In 2014 the AFIC has advocated for increased government funding for faith-based schools, as well as funding to establish services such as new halal and kosher food stores, as a means of helping Muslim Australians to settle in new areas.
In August 2016, the President of the AFIC said students in AFIC schools are taught they should not practise sex until they are married – and it should not be with someone of the same sex as this is clearly spelt out in the Koran and the hadith.
The AFIC is one of Australia's top four halal accreditation certifiers with AFIC having strict rules with regards to Islamic slaughter for animals and for chickens. It is speculated that AFIC earns up to $1 million a year from this halal certification.
In February 2017 it was reported that a group of former AFIC members had staged a coup, have opened a new bank account and are collecting and spending halal certification fees. Fees reported to be worth millions of dollars.
In 2015 AFIC controlled six schools. They are: the Malek Fahd Islamic School, NSW; the Islamic College of Melbourne, Vic; the Islamic College of Brisbane, Qld ; the Islamic College of South Australia, SA; the Langford Islamic College, WA and the Islamic School of Canberra, ACT.
In 2012 a government audit discovered a number of irregularities relating to financial transfers between AFIC and its schools in Sydney, Brisbane, Canberra and Adelaide. Issues identified included the transfer of large sums of money, the lack of appropriate documentation and rental-payment concerns. AFIC's president Ikebal Patel and assistant-treasurer Ashraf Ali were both stood down.
The schools received $42 million in government funding in 2013, plus $21.5 million for new buildings and other capital works, during the previous four years. Each of the schools has management and accounting-integrity issues.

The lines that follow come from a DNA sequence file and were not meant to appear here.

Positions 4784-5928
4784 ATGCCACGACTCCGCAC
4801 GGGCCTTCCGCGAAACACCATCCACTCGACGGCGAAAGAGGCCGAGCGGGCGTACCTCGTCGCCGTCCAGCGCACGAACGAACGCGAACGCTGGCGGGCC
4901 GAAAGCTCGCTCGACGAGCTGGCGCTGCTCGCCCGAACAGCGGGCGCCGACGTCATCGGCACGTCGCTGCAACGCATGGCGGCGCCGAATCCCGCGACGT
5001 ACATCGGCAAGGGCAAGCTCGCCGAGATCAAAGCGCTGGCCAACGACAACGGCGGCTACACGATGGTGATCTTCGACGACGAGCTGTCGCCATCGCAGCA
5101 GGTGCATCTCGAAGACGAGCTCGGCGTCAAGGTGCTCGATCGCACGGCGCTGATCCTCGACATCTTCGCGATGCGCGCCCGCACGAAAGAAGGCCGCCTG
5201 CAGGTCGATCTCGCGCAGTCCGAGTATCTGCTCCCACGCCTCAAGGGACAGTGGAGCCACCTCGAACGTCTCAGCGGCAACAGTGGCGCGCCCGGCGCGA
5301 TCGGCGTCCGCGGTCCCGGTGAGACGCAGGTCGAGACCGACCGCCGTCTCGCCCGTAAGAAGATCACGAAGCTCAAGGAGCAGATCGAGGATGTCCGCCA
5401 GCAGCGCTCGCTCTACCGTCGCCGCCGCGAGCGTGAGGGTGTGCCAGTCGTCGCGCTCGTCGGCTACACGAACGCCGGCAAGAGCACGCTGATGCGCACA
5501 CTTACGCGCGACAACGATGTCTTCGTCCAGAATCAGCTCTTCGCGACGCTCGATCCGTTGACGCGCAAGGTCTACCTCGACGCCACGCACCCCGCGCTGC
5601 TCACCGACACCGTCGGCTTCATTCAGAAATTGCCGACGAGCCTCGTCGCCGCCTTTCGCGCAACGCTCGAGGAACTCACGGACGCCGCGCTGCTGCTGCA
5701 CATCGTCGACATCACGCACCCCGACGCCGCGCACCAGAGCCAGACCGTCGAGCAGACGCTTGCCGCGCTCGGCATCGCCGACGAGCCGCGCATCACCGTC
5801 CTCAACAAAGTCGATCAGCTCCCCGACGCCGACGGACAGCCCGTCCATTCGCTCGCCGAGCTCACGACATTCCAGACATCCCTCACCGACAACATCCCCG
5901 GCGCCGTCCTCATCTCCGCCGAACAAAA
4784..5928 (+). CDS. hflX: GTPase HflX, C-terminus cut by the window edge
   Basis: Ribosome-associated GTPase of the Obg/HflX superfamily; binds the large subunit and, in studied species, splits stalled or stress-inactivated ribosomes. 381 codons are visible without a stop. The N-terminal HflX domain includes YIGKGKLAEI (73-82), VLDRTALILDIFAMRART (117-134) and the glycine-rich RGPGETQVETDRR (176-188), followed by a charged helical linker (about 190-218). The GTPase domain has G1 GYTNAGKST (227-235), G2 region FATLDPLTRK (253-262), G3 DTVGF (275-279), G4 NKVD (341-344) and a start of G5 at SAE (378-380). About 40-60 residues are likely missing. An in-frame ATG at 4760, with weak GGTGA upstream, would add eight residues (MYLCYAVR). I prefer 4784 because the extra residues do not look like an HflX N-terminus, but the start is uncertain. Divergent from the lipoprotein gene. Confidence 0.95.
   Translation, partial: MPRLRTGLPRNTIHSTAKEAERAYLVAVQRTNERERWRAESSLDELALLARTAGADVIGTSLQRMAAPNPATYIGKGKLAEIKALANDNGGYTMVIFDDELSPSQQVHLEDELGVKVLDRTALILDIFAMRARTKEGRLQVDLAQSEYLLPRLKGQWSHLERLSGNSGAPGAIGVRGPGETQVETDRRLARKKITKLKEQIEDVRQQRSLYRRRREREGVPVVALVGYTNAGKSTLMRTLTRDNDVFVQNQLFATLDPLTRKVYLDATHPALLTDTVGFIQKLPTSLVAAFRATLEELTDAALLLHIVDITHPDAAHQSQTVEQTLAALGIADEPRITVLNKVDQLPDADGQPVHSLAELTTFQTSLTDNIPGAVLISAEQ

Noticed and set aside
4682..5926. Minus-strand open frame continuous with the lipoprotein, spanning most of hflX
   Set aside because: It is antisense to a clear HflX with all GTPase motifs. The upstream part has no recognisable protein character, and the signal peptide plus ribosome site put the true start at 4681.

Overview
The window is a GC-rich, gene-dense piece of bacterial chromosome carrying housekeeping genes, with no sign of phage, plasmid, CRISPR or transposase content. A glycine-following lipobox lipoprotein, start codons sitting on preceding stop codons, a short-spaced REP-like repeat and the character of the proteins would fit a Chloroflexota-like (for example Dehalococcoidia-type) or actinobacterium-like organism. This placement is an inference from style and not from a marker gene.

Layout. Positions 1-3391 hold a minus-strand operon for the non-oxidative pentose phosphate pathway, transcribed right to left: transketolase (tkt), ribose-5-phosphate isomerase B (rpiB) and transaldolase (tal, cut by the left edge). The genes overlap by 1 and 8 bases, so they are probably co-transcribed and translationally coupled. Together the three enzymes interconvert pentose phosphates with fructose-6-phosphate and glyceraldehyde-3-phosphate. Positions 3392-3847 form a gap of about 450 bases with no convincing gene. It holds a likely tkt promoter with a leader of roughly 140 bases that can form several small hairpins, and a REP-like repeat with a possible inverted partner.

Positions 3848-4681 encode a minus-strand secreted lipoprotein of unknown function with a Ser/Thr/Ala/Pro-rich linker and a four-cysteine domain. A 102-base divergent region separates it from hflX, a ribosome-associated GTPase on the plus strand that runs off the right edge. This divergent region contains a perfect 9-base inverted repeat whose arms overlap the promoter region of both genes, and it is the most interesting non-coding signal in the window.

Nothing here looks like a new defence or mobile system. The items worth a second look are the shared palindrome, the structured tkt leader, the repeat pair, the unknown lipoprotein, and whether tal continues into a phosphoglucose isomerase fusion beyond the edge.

In 2015, it was reported that there has been a long-running dispute between the Islamic College of Brisbane and the AFIC, which owns the land, has resulted in members of the school board and principal being dismissed or resigning. The college has been asked to show-cause that it, "complies with registration and accreditation requirements".
In 2015, the Malek Fahd Islamic School refused to repay the Department of Education. Six schools associated with the AFIC are to be audited, including the Malek Fahd Islamic School the Islamic College of Brisbane, the Islamic College of Melbourne, the Islamic College of South Australia, the Islamic School of Canberra and Langford Islamic College in Western Australia. Claims have also been made relating to financial impropriety, gender discrimination and teachers with fundamentalist principles.
In November 2015 the Malek Fahd Islamic School sought an injunction in the NSW Supreme Court to remove the governance of the Australian Federation of Islamic Councils. In mid November 2015 following a federal government audit, with the department concluding AFIC operates the schools for its own profit. Six AFIC affiliated schools were issued with non-compliance notices. Ultimately this could lead to the schools losing their government funding and in December 2015 government funding for the Islamic College of South Australia, was frozen.